Front Page

Previous Story

Next Story

NIH Record vertical blue bar column separator
ORWH Offers Overview of Women and Alcohol

By Liz Connors, Vicki Malick

The Office of Research on Women's Health recently sponsored a seminar on "Alcohol: A Women's Health Issue."

Dr. Mary Dufour, former deputy director, National Institute on Alcohol Abuse and Alcoholism, began the discussion by showing the audience staggering statistics on alcohol consumption in the U.S. Americans consume more than 6 billion gallons of beer per year, almost 547 million gallons of wine and nearly 355 million gallons of distilled spirits. She also provided statistics on per capita alcohol consumption, drinking status of women, how women handle alcohol differently from men (mostly due to body size and composition), how hormones affect tolerance and how tolerance decreases with age.

Dr. Mary Dufour

Dufour explained some of the medical consequences of using alcohol and how it affects the liver, heart, brain, pancreas, nerves and bones. She indicated that for both men and women, about 50 percent of the risk of becoming an alcoholic is genetic but there appear to be differences between men and women as to which genes are involved. She stressed moderation and referred to the Dietary Guidelines for Americans 2000. Moderation is defined as "no more than one drink per day for women." Dufour said that there is much research to support a very strong association between moderate drinking in women and reduced risk of death from a heart attack as well as reduced risk of having a heart attack. Some of the possible mechanisms for this protective effect are decreased blood clotting and increased good cholesterol. More research is needed to determine if moderate drinking in one's 20s confers any added benefit over and above moderate drinking in one's 50s or 60s. Decreased blood clotting and increased good cholesterol are only two of several possible mechanisms now under investigation.

Dr. Karen Clay Rhines
Dr. Karen Clay Rhines, assistant professor of psychology, Seton Hall University, focused on treatment issues and outcomes for alcohol-dependent women. She said the effectiveness of alcohol treatment in women has not been sufficiently studied. One of the problems is that, traditionally, men have been studied and the results extrapolated to women. Rhines clearly showed that women must be studied too.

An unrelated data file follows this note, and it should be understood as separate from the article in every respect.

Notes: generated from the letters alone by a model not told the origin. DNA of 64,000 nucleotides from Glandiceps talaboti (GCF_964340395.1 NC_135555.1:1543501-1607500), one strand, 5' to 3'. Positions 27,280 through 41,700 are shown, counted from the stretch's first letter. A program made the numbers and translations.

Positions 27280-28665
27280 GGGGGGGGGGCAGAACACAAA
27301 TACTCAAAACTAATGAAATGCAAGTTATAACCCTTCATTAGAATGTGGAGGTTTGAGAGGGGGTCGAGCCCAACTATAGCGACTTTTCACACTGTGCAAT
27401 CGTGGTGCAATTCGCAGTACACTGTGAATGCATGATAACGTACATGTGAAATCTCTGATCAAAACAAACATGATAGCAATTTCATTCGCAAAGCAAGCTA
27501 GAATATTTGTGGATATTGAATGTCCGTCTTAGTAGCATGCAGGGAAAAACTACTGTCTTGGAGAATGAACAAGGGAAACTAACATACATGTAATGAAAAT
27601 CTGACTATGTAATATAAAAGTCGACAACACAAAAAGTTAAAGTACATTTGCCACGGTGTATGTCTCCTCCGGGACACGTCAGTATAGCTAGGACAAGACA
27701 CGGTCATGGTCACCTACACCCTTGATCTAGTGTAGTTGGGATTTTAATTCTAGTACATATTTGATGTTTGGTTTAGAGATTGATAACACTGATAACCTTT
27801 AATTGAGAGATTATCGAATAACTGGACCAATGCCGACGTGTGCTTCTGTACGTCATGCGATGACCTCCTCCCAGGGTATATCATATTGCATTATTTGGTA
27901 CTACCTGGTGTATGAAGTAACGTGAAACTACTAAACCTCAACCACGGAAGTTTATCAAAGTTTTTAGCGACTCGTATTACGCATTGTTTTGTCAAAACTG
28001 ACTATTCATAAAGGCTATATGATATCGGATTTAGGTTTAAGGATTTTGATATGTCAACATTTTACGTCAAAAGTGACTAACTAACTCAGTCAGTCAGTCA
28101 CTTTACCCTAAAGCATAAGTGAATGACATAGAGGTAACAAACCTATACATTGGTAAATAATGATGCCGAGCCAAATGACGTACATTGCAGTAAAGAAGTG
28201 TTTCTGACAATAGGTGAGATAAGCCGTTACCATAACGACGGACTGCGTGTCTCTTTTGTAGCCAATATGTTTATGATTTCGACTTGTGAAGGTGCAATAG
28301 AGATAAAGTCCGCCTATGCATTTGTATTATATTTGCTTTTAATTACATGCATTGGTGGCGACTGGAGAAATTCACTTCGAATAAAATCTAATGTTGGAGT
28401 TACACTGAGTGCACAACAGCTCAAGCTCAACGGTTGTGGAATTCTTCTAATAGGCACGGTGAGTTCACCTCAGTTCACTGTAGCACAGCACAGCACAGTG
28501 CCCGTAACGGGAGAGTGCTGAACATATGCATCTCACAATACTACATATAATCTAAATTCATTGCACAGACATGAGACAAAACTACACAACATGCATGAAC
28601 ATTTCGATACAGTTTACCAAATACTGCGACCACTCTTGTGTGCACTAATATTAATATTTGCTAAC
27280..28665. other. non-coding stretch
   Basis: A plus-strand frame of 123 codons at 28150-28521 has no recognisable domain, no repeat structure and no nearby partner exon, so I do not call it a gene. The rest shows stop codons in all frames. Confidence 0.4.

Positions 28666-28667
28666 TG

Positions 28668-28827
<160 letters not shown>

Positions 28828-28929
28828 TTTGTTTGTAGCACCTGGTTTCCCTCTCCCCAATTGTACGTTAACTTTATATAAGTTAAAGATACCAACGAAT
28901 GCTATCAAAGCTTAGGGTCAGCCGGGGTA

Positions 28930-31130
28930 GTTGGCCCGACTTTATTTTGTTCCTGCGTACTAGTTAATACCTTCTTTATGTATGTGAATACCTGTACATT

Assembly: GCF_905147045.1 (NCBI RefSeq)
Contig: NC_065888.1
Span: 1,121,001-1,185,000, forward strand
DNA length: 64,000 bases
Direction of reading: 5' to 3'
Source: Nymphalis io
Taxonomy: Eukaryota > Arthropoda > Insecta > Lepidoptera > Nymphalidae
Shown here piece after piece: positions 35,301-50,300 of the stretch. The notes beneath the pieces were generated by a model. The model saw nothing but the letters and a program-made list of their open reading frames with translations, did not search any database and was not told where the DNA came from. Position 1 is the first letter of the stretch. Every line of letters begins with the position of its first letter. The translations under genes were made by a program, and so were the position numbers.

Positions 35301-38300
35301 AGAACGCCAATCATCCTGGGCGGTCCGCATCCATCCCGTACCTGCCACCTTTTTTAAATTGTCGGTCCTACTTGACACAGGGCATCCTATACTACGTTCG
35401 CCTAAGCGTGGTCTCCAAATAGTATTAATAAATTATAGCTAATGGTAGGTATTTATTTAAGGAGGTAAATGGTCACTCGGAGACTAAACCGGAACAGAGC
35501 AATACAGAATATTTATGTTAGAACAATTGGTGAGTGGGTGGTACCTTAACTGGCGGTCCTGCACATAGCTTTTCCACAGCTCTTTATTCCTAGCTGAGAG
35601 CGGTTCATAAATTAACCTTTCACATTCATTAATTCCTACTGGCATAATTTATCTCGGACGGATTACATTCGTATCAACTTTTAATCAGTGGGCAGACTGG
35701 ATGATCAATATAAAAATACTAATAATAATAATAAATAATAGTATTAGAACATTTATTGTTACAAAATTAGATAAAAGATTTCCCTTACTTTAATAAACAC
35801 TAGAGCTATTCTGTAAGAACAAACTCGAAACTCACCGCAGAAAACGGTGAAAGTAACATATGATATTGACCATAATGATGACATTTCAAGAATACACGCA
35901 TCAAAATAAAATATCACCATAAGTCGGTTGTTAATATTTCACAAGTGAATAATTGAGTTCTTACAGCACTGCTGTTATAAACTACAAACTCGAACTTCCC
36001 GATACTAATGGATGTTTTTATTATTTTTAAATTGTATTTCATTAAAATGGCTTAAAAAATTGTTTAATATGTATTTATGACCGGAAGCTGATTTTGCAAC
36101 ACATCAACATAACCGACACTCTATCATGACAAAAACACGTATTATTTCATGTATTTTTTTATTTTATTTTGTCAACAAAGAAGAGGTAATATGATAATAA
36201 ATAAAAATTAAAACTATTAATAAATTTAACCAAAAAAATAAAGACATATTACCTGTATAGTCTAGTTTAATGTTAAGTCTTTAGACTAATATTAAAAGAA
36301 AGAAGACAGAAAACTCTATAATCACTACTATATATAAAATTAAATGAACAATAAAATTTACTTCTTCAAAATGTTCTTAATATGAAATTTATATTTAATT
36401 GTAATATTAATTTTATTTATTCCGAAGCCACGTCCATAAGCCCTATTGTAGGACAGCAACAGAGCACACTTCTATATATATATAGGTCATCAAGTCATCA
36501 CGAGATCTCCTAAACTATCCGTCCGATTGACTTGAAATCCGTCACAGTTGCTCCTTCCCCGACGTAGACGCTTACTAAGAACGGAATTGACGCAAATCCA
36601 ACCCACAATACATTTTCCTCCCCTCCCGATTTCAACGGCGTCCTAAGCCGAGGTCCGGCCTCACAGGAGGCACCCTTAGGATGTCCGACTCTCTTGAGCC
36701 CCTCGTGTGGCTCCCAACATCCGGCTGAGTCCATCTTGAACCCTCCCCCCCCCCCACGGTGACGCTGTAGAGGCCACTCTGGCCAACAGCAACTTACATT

One of the concerns is that relatively few women seek alcohol treatment, perhaps because programs such as Alcoholics Anonymous are designed for male clients. The programs often do not take into account the special issues involved in treating women who are mothers or caregivers. Also, there are psychosocial differences between alcoholic men and women, which directly affect the type of alcohol treatment each sex needs. So while programs like AA might be beneficial for men, they may not be as effective for women.

In addition, providing treatment for women tends to be more challenging than for men because women suffer from many barriers that prevent them from seeking help. Some of these barriers are internal — women experience denial, fear of stigma, concern for losing their children, guilt, and shame. Barriers can also be external — opposition from family and friends, and social costs of trying to leave an abusing situation. Other barriers include a lack of standard referral patterns, inadequate training of health care providers, lack of services geared toward women, a lack of economic resources, inadequate insurance and a lack of child care facilities.

In order to make treatment more beneficial for women, Rhines said it is time to educate the public on this women's health issue, increase knowledge about women and drinking and increase availability of sensitive services for alcoholic women.

Dr. Kenneth Leonard
Final speaker Dr. Kenneth Leonard of the State University of New York at Buffalo talked about alcohol and its correlation with domestic violence. According to the National Crime Victimization Survey, 1 million females are victims of intimate-partner violence a year. Other research suggests that 1.8 million women report severe violence and 6.2 million females are assaulted by husbands or partners each year. In addition, about one-third of couples experienced aggression related to alcohol before marriage. It is estimated that 250,000 victims of intimate violence are seen in hospital emergency departments a year, but most fail to seek treatment or to report the crime.

Leonard explained that heavy drinking among males is associated with domestic violence. Male batterers drink more and are more likely to be alcoholic. The role of female drinking in domestic cases is less clear. However, there is some evidence to suggest that females who drink do not show violence unless both the male and female spouse are drinking. Among alcoholics, the odds of violence occurring on a specific day are 10 times higher on days when both drink than on days that neither did. According to Leonard, there is research that shows that when an alcoholic batterer stops drinking, the violence is reduced considerably, and tends to occur if and when the alcoholic returns to heavy drinking.

Seminar speakers and organizers gather for a photo.

Up to Top